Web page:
“As far as traditions go, helping with the restoration of a prehistoric species is pretty cool,” she said.
This year’s Sturgeon Fest is on Sept. 19, and it’s just one of many sturgeon-related activities around the Great Lakes region. Great Lakes Now has compiled a list of some of those activities below.
Check it out on a map here or scroll down for a list:
Visit the At Home on the Great Lakes Exhibit at Chicago’s Shedd Aquarium, to see sturgeon and other species that make up the Great Lakes ecosystem. There’s even a sturgeon touch tank for visitors.
Celebrate the blue moon and sturgeon on Aug. 22 with a hike at Fox Island Park in Fort Wayne. Admission is $2 per person.
On Sunday, Aug. 22, the Blue Water Sturgeon Festival continues with the Sturgeon Moon Lighthouse Climb at the Fort Gratiot Lightstation in Port Huron. Food vendors, storytellers and presentations about sturgeon will also take place.
Each spring, volunteers are needed to monitor the banks of the Black River during spawning season and report violations to the DNR to help prevent sturgeon poaching.
During its 16-month COVID-19 shutdown, the Belle Aquarium invested $1.2 million in improvements to its exhibits. Sturgeon and other Great Lakes fish are now on display at the aquarium, which reopened on July 16. Admission is free.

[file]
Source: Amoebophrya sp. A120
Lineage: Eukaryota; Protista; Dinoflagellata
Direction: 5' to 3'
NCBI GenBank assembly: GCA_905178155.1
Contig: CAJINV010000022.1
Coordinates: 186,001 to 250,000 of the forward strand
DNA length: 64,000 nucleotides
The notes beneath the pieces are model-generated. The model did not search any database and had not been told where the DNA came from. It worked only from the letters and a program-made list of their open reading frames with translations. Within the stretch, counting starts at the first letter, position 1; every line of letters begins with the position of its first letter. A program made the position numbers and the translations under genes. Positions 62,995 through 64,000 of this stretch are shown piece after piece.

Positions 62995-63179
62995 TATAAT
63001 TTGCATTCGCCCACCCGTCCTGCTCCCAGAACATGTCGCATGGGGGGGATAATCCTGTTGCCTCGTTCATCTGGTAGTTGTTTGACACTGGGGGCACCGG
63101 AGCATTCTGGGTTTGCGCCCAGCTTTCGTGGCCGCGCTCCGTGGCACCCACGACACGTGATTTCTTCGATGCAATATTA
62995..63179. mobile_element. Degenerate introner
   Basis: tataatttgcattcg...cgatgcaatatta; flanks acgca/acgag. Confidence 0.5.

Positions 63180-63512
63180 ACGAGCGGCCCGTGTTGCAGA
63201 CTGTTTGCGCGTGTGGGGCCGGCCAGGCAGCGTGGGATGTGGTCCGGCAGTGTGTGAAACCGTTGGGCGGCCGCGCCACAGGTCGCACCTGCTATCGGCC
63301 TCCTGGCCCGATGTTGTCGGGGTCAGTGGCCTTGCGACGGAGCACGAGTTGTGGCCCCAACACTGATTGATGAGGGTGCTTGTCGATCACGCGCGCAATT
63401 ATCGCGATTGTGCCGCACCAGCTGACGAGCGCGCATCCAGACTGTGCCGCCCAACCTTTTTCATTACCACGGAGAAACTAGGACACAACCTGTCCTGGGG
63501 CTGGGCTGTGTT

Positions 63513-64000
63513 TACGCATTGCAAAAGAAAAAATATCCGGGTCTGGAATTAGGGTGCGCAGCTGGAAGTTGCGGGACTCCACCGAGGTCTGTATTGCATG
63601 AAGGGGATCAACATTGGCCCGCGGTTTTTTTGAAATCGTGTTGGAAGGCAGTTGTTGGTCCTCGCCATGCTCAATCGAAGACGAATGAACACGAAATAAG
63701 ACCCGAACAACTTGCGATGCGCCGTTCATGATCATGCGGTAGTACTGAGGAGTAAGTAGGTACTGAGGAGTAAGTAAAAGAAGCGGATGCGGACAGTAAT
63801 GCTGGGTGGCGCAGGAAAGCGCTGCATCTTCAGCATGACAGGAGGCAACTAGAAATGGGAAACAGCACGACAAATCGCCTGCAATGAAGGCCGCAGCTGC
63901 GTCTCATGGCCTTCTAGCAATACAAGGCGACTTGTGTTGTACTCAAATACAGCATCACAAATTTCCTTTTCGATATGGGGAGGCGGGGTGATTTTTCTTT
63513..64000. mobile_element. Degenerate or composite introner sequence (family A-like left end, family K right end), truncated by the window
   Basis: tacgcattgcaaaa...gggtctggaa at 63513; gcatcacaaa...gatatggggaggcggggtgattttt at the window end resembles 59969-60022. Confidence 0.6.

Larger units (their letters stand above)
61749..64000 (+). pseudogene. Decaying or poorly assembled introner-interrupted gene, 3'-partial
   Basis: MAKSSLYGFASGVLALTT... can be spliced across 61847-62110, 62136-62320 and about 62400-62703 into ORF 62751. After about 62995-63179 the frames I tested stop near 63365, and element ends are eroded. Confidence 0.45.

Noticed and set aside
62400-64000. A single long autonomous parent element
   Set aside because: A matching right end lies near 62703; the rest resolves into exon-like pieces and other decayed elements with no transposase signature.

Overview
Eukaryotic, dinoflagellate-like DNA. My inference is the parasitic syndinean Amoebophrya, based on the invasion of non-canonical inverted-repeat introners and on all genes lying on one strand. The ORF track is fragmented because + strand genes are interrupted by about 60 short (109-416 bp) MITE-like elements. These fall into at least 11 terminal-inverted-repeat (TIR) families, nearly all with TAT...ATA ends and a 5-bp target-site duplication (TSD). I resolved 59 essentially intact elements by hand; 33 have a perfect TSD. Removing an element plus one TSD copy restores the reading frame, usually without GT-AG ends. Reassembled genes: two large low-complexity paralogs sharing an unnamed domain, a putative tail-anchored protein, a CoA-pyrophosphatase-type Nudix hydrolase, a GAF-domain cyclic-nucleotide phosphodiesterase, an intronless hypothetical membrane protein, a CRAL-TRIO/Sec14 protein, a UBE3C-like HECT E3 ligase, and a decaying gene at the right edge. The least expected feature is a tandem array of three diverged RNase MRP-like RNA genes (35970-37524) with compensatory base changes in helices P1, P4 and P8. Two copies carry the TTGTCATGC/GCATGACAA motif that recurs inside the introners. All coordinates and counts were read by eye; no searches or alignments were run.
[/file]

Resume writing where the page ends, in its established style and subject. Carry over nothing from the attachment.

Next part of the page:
Visit the freshwater habitat to see lake sturgeon and other species native to Michigan. The aquarium is located in Auburn Hills.
Support the lake sturgeon conservation efforts of the Friends of the St. Clair River by adopting a sturgeon. Participants are given a plush sturgeon with a unique ID tag and a certificate of adoption.
Sturgeon are just one of the many Great Lakes species on display at the Great Lakes Aquarium, located in Duluth.
Lake sturgeon are one of many species of fish and invertebrates to be discovered at the Aquarium of Niagara in Niagara Falls.
The Seneca Park Zoo is the midst of a multi-year transformation, and lake sturgeon and largemouth bass are some of the freshwater species on display. The zoo is located in Rochester.
Shovelnose sturgeon can be viewed alongside other native species in the Ohio Lakes and Rivers gallery.
The Promedica Museum of Natural History features a sturgeon touch tank that highlights the prehistoric nature of the sturgeon. Additionally, the annual sturgeon release is back on this year after being paused due to COVID-19 last year. The release will take place in early October, although there is no official date yet. Keep an eye on the zoo website for updates.
Visit the Canadian Waters Gallery to find 17 exhibits, including a Great Lakes exhibit with sturgeon on display. The aquarium is located in Toronto.
Celebrate the sturgeon with family-friendly activities in Milwaukee. There’s even an opportunity to sponsor a sturgeon and hand release it into the wild.
Discover the fish of the Great Lakes at the Reiman Aquarium, part of the Discovery World Science and Technology Center in Milwaukee. A sturgeon touch tank is just one part of the experience.
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Featured image: Attendees releasing sturgeon at the 2019 Sturgeon Fest (Photo Credit: Ed Makowski/Riveredge Nature Center)